Something like that to frame it positively AND push them into an area that is less comfortable AND not condemn their over-reliance on one system or another. Both are good, both are needed, but different situations requires different systems.
I’m also thinking about how I evaluate tools to use in regards to if it encourages one system over the other. For example, I used to love Kahoot, however, I really feel it encourages students to come up with an answer FAST. In fact, if you get the answer right, you get a certain amount of points, and if you get it right and are the first to respond, you get MORE points. That seems to rely on system 1 thinking, and chances are we have WAY more system 1 thinkers than system 2 thinkers. If you are like me, you struggle to find ways to help students become more reflective, slow down, and deliberate more, ie utilize system 2 more. I’m thinking that switching from Kahoot to Gimkit can tilt the classroom more towards system 2. While there is an element of speed to Gimkit, the faster you go, the more questions you get to answer, the more money you can earn, you can also answer questions over and over until you master all the content. There is less emphasis on speed and more on mastery learning. If you go slower, there is no punishment for that, whereas in Kahoot, each question has a time limit, so you can be robbed of the opportunity to learn if you take too long. If you go slower in Gimkit, you can take your time, think through, and over time, if you do the same assessment a few times, you can pick up the pace, once you’ve taken enough time, if that is what you need.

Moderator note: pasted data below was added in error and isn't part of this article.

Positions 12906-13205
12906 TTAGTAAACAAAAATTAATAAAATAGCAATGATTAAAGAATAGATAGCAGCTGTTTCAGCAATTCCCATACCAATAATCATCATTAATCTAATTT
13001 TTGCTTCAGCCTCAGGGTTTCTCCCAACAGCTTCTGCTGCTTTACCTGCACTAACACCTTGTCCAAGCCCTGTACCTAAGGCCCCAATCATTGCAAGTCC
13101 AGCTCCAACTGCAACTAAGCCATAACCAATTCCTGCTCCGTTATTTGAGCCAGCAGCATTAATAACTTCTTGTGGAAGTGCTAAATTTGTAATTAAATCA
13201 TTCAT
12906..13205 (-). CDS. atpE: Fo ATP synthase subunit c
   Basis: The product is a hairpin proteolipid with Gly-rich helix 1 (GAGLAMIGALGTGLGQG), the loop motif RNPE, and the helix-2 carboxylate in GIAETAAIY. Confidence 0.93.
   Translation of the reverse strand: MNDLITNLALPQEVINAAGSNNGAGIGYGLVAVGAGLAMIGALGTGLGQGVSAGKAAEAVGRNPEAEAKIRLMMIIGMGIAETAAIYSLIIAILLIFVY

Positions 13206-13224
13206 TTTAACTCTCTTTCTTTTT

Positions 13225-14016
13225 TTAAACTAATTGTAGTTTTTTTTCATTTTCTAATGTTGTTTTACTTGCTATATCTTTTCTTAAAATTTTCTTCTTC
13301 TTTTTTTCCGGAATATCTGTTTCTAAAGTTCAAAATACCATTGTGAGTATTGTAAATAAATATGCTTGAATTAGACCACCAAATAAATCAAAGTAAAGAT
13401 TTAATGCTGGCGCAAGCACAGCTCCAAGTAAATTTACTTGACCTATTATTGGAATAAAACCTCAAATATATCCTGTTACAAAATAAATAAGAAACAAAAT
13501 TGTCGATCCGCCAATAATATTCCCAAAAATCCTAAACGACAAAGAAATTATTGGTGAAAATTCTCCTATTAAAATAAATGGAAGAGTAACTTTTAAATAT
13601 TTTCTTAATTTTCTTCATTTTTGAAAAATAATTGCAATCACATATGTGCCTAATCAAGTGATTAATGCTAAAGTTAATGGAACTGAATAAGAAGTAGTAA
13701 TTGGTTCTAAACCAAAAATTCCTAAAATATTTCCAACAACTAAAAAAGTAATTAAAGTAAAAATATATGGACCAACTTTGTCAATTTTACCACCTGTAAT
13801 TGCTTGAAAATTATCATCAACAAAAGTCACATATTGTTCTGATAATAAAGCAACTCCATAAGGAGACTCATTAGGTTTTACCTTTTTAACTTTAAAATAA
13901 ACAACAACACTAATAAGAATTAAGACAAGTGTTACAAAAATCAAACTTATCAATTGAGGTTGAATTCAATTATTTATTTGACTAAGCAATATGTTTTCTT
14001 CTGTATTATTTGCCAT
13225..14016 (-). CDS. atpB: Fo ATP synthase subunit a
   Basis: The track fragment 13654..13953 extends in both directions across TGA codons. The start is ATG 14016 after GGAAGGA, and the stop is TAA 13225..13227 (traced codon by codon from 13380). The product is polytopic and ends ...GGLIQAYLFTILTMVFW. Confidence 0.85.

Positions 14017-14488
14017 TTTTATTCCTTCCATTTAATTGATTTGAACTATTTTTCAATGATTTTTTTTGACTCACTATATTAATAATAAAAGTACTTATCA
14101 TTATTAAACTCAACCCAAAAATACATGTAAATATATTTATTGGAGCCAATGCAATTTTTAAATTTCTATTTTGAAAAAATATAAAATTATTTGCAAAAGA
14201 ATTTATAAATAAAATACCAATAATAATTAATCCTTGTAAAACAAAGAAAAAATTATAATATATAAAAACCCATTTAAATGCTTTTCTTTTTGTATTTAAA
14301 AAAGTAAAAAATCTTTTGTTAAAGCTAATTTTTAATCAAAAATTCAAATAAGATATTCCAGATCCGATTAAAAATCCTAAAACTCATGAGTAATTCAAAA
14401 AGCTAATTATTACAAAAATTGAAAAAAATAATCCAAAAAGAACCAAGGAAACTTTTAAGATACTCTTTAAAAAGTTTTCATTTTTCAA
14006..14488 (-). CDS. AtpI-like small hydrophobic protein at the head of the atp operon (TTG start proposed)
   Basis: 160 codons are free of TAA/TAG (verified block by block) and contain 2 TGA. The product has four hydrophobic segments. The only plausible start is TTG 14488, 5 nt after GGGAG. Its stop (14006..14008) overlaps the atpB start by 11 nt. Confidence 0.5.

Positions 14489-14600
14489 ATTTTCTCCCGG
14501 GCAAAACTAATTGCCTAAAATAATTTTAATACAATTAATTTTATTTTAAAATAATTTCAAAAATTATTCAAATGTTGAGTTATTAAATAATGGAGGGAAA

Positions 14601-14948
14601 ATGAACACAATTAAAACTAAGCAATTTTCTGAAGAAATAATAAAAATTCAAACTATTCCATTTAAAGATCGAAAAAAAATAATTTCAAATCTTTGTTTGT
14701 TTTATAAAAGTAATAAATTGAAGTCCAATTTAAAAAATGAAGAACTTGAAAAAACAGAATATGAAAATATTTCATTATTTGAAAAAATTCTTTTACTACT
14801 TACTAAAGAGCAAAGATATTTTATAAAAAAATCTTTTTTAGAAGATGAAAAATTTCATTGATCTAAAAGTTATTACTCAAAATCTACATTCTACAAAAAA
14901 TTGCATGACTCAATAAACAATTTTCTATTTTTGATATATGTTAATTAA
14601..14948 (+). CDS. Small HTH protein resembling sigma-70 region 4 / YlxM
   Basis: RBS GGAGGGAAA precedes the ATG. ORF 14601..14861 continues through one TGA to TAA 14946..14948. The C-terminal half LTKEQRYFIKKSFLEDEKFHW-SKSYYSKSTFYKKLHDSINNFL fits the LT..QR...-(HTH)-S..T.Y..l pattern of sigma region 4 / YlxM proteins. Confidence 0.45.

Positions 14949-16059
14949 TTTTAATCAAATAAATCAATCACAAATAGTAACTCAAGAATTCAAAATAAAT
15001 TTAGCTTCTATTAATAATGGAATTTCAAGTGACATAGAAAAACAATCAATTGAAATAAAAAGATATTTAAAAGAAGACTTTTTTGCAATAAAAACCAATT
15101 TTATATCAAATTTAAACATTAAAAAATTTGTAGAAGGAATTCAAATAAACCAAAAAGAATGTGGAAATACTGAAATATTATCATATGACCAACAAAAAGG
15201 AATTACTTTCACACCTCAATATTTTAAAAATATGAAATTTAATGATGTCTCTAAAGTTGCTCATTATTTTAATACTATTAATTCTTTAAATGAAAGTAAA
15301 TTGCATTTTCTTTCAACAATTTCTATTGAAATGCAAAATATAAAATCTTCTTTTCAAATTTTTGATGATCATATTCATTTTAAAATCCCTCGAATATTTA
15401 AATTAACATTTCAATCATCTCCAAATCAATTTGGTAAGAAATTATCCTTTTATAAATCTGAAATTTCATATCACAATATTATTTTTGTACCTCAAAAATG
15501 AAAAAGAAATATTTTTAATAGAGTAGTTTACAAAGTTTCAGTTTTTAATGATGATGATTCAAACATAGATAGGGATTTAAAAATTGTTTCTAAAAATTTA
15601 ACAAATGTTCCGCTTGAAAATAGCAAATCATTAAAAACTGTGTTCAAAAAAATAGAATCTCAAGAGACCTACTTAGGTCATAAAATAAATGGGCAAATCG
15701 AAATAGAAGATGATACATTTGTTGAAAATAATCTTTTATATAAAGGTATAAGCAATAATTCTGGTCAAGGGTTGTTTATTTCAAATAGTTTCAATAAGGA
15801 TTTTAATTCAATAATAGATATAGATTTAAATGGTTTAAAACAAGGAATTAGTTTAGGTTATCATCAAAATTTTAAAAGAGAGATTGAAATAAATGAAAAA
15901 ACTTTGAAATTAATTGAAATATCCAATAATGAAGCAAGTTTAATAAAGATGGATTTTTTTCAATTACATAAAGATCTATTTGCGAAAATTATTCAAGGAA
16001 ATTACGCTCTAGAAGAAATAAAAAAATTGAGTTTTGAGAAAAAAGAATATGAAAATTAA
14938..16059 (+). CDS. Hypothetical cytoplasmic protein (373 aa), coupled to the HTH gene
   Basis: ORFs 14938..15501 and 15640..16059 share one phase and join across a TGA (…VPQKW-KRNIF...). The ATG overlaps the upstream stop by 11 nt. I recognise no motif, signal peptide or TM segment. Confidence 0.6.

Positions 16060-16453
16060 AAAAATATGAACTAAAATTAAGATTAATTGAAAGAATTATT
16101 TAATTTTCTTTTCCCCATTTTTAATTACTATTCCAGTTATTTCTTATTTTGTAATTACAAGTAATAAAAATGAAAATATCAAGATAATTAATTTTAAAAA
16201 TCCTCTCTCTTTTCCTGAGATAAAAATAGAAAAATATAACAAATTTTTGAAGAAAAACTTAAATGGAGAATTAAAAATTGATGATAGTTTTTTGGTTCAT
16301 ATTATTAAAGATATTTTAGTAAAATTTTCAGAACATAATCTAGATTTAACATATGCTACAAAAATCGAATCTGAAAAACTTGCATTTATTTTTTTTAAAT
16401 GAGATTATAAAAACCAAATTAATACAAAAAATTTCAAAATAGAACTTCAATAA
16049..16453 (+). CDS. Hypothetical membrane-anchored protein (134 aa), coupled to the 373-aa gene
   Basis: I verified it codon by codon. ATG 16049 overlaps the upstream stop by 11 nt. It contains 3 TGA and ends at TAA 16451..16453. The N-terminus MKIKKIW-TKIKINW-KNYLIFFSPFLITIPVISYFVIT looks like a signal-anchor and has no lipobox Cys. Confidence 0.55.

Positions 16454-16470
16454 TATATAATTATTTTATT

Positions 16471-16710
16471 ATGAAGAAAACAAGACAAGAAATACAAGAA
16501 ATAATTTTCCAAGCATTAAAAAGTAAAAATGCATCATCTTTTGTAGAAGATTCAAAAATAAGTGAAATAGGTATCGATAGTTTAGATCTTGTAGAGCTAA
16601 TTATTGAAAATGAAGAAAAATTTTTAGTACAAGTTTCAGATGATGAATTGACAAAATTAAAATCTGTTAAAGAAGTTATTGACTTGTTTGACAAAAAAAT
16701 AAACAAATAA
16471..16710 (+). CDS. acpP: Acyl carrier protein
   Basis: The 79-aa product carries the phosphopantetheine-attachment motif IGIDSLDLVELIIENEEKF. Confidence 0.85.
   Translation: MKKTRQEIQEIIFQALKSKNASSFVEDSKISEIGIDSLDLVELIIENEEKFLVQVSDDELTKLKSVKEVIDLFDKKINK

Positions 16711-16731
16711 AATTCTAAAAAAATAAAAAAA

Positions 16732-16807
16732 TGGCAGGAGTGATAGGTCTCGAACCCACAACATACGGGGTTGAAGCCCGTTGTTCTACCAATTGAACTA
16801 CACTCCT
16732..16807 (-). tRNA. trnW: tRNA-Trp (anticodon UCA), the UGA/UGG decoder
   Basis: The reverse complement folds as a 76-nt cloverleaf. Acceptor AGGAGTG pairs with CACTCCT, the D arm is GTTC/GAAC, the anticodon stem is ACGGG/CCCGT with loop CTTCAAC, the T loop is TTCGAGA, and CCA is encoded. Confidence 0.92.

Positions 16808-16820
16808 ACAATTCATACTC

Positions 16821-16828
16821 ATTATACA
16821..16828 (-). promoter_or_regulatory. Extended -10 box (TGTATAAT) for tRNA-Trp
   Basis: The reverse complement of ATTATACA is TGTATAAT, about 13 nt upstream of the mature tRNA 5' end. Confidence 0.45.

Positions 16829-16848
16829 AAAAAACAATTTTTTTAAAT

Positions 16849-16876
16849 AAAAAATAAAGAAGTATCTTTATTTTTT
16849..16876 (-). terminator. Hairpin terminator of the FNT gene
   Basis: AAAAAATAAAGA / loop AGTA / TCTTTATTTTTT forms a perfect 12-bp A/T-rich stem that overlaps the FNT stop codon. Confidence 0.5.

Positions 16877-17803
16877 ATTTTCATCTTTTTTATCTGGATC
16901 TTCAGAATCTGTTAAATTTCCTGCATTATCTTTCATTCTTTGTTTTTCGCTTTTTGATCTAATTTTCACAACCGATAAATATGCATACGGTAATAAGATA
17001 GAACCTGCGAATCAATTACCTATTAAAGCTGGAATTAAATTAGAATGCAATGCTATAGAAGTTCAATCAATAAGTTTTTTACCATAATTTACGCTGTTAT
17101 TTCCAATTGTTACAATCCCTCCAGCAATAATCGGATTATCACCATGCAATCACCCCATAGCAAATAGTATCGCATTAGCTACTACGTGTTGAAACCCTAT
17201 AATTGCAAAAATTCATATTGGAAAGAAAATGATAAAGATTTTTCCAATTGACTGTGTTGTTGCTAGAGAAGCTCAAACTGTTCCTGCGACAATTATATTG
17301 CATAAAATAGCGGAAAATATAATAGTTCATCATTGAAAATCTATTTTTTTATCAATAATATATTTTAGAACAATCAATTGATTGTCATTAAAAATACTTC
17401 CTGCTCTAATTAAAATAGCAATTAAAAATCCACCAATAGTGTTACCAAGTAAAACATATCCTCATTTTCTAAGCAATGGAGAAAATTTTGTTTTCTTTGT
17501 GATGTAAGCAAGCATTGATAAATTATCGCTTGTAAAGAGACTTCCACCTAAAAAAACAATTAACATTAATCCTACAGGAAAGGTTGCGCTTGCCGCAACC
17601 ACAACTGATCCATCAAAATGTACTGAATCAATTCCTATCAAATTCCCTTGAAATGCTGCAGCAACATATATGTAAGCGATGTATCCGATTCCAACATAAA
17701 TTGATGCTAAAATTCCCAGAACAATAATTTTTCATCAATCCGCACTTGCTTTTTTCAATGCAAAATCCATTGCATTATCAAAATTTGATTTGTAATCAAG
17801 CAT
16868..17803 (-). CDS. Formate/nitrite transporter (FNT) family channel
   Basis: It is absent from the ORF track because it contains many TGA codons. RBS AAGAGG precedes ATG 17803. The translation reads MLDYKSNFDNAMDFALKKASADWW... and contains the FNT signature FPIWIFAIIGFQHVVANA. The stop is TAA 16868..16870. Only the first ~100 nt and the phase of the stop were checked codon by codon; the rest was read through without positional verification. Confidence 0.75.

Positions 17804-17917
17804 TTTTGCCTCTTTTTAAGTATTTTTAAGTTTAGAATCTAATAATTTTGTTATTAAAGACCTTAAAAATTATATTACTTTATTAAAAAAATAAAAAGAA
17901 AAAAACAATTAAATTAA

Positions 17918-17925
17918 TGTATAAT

The final area I noticed immediately was classroom management. Quite a few times this past year I had reminded students how to get help from their peers, online, in an app and then from me. I had students pass out the devices and within 30 seconds other students were out of their seats walking around the room. I often found myself quickly correcting that behavior and asking them to take their seat again. In some cases, not all, but enough times, they were seeking the help in the manner I had just described. I was using system 1 to evaluate their choices, whereas if I had slowed down a little, and watched what they were doing, I’d have known what they were up to, and I wouldn’t have had to say anything. While experienced teachers have often seen and heard almost everything, and can use system 1 effectively for many classroom management issues, it still pays off to use system 2 a little more. Overcorrecting, overscaffolding and micromanaging students rarely works out the way we want. Sometimes using system 2 and taking the long view will allow students to become the independent learners we desire.
No matter what your reason for considering reading this book, I highly recommend it. Whether you are a teacher, admin, coach or not even in EDU, you will find something that resonates, just be prepared for a longer read.
I don’t receive anything from these companies, however I just wanted to provide links here, instead of throughout the article.